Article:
A.EXAMPLE.ORG IN MX 10 A.EXAMPLE.ORG A.EXAMPLE.ORG IN MX 15 B.EXAMPLE.ORG A.EXAMPLE.ORG IN MX 20 C.EXAMPLE.ORG A.EXAMPLE.ORG IN WKS 10.0.0.1 TCP SMTP B.EXAMPLE.ORG IN MX 0 B.EXAMPLE.ORG B.EXAMPLE.ORG IN MX 10 C.EXAMPLE.ORG B.EXAMPLE.ORG IN WKS 10.0.0.2 TCP SMTP C.EXAMPLE.ORG IN MX 0 C.EXAMPLE.ORG C.EXAMPLE.ORG IN WKS 10.0.0.3 TCP SMTP D.EXAMPLE.ORG IN MX 0 D.EXAMPLE.ORG D.EXAMPLE.ORG IN MX 0 C.EXAMPLE.ORG D.EXAMPLE.ORG IN WKS 10.0.0.4 TCP SMTP
In the first example, an SMTP mailer on D.EXAMPLE.ORG is trying to deliver a message addressed to A.EXAMPLE.ORG. From the answer to its query, it learns that A.EXAMPLE.ORG has three MX RRs. D.EXAMPLE.ORG is not one of the MX RRs and all three MXs support SMTP mail (determined from the WKS entries), so none of the MXs are eliminated. The mailer is obliged to try to deliver to A.EXAMPLE.ORG as the lowest valued MX. If it cannot reach A.EXAMPLE.ORG it can (but is not required to) try B.EXAMPLE.ORG. and if B.EXAMPLE.ORG is not responding, it can try C.EXAMPLE.ORG.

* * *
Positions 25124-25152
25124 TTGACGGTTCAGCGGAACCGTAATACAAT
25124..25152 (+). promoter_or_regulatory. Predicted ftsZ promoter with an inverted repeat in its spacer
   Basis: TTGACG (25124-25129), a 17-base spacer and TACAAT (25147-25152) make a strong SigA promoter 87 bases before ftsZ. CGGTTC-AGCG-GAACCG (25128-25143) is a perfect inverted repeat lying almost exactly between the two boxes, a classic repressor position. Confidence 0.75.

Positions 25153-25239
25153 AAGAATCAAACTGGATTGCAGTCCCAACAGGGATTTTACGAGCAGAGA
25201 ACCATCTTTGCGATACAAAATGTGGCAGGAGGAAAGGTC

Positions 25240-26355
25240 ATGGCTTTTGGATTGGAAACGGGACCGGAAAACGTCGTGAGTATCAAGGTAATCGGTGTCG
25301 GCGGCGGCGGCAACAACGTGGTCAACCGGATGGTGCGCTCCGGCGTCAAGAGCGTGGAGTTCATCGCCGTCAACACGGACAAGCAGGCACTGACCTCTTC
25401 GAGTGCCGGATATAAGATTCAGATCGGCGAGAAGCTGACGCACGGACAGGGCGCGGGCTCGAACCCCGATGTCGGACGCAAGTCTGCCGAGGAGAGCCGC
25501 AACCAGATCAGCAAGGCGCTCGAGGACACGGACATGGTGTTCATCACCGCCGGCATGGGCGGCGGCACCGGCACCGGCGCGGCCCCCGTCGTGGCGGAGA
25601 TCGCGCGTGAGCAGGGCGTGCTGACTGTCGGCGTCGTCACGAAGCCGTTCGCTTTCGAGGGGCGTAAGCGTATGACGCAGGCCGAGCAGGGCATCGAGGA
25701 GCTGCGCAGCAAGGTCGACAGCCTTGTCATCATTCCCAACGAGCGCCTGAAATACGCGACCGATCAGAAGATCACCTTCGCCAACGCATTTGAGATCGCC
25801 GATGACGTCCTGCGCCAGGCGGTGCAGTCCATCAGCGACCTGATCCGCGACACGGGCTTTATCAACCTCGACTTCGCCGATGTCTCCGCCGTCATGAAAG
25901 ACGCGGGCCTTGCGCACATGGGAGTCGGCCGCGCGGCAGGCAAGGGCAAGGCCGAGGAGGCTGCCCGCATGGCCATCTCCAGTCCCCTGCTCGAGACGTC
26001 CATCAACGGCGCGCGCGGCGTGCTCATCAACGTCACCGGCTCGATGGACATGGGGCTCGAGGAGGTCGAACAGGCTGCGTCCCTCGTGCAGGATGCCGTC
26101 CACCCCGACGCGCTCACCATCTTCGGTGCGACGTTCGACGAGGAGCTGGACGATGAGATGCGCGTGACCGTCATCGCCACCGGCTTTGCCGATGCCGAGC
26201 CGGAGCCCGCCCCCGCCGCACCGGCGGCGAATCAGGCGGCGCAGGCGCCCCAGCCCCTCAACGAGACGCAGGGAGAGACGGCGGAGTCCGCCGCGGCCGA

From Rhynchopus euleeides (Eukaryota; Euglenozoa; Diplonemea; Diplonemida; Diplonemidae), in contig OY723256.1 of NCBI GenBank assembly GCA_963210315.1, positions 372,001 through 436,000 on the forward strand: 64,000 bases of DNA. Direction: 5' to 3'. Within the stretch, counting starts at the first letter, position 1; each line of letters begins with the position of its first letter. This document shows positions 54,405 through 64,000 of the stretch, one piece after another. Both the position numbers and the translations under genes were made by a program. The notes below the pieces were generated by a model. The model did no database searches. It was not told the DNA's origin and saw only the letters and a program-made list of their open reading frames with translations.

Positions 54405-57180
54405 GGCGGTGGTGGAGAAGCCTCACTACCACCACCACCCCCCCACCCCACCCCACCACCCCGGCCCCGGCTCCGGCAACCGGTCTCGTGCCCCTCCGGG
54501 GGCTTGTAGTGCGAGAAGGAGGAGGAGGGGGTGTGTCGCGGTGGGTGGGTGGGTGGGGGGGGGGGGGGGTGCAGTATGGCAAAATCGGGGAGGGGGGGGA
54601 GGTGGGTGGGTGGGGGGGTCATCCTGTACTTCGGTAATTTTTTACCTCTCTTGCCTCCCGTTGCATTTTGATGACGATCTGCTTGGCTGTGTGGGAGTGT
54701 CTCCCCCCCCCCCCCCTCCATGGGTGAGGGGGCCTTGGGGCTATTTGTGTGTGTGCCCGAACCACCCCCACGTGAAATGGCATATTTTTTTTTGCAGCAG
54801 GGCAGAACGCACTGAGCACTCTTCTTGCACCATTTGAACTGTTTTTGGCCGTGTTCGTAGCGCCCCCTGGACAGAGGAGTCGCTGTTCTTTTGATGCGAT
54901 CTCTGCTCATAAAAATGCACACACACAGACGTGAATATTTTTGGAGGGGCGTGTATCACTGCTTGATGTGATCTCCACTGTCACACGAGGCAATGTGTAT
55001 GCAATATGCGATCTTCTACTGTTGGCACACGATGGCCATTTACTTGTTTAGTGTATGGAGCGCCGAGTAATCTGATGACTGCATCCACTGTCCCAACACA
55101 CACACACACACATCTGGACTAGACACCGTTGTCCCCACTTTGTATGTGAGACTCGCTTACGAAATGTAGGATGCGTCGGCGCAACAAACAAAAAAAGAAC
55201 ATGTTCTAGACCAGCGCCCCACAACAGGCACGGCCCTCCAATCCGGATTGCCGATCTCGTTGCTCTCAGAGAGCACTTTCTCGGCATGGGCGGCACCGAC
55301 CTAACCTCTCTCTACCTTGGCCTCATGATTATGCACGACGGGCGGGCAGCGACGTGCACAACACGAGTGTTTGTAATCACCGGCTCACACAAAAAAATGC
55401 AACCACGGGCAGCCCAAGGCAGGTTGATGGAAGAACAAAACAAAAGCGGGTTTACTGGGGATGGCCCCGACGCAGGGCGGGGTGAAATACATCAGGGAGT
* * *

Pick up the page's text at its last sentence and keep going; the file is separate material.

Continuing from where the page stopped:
In the second example, the mailer is on B.EXAMPLE.ORG, and is again trying to deliver a message addressed to A.EXAMPLE.ORG. There are once again three MX RRs for A.EXAMPLE.ORG, but in this case the mailer must discard the RRs for itself and C.EXAMPLE.ORG (because the MX RR for C.EXAMPLE.ORG has a higher preference value than the RR for B.EXAMPLE.ORG). It is left only with the RR for A.EXAMPLE.ORG, and can only try delivery to A.EXAMPLE.ORG.
In the third example, consider a mailer on A.EXAMPLE.ORG trying to deliver a message to D.EXAMPLE.ORG. In this case there are only two MX RRs, both with the same preference value. Either MX will accept messages for D.EXAMPLE.ORG. The mailer should try one MX first (which one is up to the mailer, though D.EXAMPLE.ORG seems most reasonable), and if that delivery fails should try the other MX (e.g. C.EXAMPLE.ORG).